Tuesday, 30 December 2014

Gut microbes and the blood-brain barrier

Gut microbes appear to influence the development of the blood-brain barrier in mice, before and soon after they’re born, according to a study published in Science Translational Medicine.

“It’s absolutely fascinating to think that gut bacteria can control permeability of the blood-brain barrier,” Caltech microbiologist Sarkis Mazmanian, who was not involved in the study, told The Scientist.

The blood-brain barrier (BBB), which shields the organ from blood-borne infections, toxins, and more, is created by steadfast connections called tight junctions between the endothelial cells that line its blood vessels. So effective is the barrier that most proteins and molecules cannot pass through; those that do generally require selective transport via specific receptors.

A similar barrier—made up of epithelial cells and tight junctions—lines the intestine and stops the trillions of microbes present in the gut from escaping into the body. It’s known that the gut bacteria themselves control integrity of this intestinal barrier, said Sven Pettersson of the Karolinska Institute in Sweden who led the new study.

The team compared development of the BBB between germ-free fetal mice and those with normal microbiomes. As expected, the mice with normal microbiomes exhibited normal closure of the BBB toward the late stages of fetal development—a traceable antibody that could be detected readily entering the brain in the early fetus became restricted to blood vessels later on. In the fetuses whose mothers were germ-free, however, the antibody continued to enter brain tissue even late in pregnancy.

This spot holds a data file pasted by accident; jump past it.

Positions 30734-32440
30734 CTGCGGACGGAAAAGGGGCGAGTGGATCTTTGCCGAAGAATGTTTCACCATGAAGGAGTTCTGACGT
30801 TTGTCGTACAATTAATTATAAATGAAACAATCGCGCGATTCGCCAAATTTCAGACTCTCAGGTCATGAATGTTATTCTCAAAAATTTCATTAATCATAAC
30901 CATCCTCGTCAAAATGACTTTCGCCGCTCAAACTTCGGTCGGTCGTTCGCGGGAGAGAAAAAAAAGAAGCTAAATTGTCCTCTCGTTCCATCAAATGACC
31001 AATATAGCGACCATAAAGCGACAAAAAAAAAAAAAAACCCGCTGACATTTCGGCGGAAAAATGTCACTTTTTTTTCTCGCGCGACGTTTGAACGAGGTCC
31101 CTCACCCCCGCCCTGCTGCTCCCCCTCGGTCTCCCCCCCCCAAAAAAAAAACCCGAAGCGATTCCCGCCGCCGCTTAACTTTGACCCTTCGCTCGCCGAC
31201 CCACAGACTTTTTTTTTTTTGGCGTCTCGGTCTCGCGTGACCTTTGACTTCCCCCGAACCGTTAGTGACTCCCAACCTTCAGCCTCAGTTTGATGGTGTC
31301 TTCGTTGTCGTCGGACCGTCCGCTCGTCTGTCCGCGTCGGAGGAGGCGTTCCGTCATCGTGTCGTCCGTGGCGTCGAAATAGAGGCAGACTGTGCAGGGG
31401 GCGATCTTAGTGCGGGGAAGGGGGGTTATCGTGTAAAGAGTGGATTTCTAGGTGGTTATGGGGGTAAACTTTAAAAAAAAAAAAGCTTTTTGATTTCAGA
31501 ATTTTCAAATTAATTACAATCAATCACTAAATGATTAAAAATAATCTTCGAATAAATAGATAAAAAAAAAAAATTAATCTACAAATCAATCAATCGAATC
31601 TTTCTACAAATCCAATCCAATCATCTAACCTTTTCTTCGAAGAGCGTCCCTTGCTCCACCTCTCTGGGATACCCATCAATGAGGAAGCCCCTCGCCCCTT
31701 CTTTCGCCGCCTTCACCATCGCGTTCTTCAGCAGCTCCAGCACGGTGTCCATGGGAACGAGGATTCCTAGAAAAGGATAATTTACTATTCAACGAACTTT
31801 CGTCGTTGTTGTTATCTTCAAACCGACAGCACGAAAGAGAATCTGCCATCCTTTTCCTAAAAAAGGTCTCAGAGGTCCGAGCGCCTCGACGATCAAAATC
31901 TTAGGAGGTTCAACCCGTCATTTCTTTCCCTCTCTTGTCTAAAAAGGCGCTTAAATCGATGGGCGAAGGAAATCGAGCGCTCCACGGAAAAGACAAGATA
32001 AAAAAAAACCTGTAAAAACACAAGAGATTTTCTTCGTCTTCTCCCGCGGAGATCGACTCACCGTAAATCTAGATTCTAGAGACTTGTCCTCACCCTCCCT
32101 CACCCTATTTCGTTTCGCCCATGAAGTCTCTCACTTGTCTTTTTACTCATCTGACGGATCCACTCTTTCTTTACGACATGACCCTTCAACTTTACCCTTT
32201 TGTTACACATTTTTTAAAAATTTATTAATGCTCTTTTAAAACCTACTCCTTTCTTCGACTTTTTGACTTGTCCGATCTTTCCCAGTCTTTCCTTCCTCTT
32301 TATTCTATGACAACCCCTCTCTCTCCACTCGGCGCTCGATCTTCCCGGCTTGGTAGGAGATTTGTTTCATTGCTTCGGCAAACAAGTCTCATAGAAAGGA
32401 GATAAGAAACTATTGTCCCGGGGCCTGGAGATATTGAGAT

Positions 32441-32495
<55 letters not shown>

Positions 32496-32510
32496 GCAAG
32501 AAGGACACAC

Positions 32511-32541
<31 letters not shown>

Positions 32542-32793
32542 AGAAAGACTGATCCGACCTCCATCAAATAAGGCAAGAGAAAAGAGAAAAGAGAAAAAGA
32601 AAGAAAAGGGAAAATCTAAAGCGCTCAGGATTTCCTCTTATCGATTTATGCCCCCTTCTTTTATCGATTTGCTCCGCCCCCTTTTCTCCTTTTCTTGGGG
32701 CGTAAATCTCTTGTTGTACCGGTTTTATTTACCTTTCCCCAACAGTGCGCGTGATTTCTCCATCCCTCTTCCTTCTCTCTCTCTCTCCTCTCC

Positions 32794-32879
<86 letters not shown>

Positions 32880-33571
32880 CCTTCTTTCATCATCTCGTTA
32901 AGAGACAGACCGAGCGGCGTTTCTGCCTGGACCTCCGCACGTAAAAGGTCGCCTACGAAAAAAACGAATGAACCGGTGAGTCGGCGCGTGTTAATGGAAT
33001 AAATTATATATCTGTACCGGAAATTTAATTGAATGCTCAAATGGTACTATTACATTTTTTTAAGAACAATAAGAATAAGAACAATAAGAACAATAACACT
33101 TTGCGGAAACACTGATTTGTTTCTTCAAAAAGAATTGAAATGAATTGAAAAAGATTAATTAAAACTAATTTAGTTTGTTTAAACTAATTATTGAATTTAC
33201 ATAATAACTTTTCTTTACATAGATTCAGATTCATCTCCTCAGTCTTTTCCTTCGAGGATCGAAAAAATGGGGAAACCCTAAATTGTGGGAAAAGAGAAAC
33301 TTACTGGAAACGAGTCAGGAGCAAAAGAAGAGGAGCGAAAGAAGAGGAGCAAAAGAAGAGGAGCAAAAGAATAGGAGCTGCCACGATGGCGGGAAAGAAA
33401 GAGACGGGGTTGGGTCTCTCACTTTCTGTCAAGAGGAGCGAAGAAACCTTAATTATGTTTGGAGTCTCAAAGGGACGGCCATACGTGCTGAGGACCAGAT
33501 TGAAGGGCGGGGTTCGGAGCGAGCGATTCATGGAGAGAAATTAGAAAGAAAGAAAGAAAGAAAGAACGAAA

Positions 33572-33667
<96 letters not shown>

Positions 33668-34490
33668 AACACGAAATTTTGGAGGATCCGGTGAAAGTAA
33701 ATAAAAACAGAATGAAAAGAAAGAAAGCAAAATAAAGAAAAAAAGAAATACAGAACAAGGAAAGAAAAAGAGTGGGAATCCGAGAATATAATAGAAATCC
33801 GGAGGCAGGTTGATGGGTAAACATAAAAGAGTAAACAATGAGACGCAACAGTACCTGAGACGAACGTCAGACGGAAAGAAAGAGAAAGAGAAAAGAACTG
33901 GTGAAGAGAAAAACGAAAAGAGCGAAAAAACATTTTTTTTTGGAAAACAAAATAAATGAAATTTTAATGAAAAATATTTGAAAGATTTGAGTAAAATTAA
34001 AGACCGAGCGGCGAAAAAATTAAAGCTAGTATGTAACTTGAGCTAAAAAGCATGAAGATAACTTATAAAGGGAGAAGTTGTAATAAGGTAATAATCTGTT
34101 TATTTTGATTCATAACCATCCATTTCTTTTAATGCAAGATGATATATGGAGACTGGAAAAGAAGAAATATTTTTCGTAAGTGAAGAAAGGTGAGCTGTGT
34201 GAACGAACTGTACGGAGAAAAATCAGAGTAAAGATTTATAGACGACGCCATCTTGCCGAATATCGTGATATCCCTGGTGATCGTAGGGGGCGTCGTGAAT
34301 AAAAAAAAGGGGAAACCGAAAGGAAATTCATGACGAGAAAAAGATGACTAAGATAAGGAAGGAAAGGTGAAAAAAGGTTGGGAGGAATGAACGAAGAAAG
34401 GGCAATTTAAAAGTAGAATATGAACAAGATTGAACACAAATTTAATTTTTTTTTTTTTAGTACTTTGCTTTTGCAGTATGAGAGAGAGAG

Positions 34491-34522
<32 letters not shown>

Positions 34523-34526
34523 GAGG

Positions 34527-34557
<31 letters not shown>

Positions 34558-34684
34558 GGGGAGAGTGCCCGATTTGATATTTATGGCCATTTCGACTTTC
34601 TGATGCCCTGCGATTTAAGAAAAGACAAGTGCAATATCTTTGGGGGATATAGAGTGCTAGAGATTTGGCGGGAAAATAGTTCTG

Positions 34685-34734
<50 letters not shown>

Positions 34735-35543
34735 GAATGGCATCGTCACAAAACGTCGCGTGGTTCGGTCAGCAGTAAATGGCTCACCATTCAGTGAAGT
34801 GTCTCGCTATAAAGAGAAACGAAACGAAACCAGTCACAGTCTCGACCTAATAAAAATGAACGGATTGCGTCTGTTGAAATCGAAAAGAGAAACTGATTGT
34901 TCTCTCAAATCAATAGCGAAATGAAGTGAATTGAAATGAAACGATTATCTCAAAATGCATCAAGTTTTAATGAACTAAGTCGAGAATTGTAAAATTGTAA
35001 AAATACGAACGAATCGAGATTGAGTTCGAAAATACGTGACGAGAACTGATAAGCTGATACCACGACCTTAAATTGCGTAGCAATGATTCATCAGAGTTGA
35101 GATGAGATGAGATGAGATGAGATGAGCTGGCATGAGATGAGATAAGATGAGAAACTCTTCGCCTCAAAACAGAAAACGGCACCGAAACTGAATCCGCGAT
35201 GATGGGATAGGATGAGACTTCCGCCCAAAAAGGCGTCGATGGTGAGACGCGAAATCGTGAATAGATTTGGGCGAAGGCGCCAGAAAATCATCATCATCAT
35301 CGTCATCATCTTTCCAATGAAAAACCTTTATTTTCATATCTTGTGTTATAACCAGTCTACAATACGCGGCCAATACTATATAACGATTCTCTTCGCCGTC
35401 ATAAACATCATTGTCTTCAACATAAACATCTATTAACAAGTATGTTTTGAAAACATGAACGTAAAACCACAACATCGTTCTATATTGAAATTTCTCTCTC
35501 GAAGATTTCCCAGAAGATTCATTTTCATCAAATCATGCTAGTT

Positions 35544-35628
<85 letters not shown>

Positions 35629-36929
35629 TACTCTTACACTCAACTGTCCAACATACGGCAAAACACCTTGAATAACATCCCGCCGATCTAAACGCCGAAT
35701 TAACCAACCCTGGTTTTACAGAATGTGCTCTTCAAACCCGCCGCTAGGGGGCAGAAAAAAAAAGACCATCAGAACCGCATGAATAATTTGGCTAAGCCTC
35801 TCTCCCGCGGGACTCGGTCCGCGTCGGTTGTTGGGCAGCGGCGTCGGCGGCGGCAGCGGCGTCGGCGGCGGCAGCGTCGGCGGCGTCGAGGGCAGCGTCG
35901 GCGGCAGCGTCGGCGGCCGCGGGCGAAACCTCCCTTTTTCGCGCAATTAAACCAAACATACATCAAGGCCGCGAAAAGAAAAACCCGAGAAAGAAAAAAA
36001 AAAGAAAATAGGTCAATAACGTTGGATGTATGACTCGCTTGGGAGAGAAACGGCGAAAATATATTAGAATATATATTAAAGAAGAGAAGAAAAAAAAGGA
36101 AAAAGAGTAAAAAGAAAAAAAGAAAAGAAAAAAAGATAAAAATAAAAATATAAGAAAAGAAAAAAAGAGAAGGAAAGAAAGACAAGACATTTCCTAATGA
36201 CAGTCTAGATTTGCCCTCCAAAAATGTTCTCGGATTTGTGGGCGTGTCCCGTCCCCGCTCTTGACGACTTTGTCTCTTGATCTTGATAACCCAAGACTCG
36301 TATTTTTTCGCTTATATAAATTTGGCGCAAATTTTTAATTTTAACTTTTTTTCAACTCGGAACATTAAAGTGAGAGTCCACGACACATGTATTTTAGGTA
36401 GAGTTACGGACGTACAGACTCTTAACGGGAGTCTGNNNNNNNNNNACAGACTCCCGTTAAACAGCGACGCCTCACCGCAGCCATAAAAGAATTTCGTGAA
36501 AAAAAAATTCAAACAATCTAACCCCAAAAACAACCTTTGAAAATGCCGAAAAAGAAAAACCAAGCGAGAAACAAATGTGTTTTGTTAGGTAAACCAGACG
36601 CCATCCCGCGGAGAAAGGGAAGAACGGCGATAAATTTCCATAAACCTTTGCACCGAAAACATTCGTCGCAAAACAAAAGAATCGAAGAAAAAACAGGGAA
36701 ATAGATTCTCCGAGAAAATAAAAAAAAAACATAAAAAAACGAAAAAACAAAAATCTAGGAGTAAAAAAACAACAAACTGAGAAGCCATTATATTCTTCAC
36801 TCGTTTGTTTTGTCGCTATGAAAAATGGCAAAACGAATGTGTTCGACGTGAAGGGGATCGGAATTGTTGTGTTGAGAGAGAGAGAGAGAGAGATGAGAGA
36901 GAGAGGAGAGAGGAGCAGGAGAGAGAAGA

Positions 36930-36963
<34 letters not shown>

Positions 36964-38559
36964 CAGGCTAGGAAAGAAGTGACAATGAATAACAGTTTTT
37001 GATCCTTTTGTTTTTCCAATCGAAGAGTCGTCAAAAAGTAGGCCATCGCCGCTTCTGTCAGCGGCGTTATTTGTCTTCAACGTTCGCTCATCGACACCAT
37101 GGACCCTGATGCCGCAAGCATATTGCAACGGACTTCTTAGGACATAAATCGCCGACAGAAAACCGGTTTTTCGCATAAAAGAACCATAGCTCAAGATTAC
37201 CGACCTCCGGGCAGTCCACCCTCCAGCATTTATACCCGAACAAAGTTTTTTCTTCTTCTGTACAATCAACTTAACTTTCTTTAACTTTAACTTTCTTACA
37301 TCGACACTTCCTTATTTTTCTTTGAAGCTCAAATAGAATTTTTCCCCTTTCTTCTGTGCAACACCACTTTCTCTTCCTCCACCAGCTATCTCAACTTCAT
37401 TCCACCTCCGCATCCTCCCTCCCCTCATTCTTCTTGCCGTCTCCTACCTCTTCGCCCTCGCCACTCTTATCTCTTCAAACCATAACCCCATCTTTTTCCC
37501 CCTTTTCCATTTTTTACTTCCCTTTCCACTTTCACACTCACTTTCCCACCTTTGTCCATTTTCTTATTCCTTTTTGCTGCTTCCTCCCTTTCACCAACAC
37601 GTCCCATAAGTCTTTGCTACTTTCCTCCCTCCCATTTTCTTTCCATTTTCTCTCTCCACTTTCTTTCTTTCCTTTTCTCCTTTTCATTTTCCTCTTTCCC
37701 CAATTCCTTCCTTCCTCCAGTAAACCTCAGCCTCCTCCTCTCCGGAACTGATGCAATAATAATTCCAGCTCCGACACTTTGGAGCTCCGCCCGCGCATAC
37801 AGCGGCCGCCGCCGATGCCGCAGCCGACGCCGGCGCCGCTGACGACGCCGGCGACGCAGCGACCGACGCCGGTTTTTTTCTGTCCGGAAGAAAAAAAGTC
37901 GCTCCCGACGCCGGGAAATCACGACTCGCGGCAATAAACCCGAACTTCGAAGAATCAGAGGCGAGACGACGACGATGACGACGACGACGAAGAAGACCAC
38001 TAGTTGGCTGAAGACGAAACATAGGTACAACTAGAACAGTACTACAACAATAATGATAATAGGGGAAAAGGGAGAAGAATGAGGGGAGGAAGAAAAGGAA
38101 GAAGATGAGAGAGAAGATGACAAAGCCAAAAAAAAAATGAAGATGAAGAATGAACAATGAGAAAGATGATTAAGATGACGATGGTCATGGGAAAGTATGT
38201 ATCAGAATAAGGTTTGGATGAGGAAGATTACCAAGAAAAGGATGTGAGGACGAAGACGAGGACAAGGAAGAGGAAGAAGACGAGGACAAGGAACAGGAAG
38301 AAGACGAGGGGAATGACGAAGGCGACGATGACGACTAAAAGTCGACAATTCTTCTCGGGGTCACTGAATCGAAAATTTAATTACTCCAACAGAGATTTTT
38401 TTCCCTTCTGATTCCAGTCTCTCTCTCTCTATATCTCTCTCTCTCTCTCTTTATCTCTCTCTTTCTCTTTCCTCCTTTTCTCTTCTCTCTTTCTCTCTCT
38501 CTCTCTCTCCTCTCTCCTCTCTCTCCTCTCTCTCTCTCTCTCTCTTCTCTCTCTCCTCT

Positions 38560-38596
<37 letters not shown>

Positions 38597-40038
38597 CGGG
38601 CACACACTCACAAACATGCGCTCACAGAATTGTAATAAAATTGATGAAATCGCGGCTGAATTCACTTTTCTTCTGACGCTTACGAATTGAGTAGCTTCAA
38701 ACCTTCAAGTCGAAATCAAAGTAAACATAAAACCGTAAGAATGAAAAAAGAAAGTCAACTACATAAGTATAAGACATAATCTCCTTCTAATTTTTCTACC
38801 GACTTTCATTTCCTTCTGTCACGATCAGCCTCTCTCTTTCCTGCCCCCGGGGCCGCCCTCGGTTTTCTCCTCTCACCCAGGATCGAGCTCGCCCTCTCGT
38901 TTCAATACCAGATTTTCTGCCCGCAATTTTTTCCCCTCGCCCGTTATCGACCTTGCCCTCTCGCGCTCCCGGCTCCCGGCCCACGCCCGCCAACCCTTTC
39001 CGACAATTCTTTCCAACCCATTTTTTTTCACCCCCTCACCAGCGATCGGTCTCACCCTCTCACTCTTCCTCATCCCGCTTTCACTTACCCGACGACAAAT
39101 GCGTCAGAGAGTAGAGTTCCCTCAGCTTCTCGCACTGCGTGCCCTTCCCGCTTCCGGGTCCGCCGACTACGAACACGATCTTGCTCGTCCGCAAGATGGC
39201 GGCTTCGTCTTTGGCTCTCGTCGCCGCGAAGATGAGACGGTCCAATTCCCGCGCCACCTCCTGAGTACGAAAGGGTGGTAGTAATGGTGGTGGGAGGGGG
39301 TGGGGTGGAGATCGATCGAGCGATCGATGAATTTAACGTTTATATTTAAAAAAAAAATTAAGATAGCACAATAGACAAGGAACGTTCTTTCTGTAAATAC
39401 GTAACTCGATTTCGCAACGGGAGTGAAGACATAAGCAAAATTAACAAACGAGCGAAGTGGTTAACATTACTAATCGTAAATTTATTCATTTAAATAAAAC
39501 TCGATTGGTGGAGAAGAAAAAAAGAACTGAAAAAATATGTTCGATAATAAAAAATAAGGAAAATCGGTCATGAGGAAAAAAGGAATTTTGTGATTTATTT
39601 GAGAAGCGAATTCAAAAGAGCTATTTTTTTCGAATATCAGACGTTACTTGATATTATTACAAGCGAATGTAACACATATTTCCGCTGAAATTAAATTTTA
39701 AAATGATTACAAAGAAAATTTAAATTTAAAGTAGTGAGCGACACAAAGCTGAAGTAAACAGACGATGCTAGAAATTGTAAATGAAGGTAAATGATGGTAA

This increased barrier permeability was associated with low expression and disorganization of tight junction proteins and was shown by additional methods to persist into adult life. That is, pups that were born to germ-free mothers and that remained germ-free throughout life had leakier BBBs as adults.

Reference:

V. Braniste et al., “The gut microbiota influences blood-brain barrier permeability in mice,”Science Translational Medicine, 6:263ra158, 2014.


Posted by Tim Sandle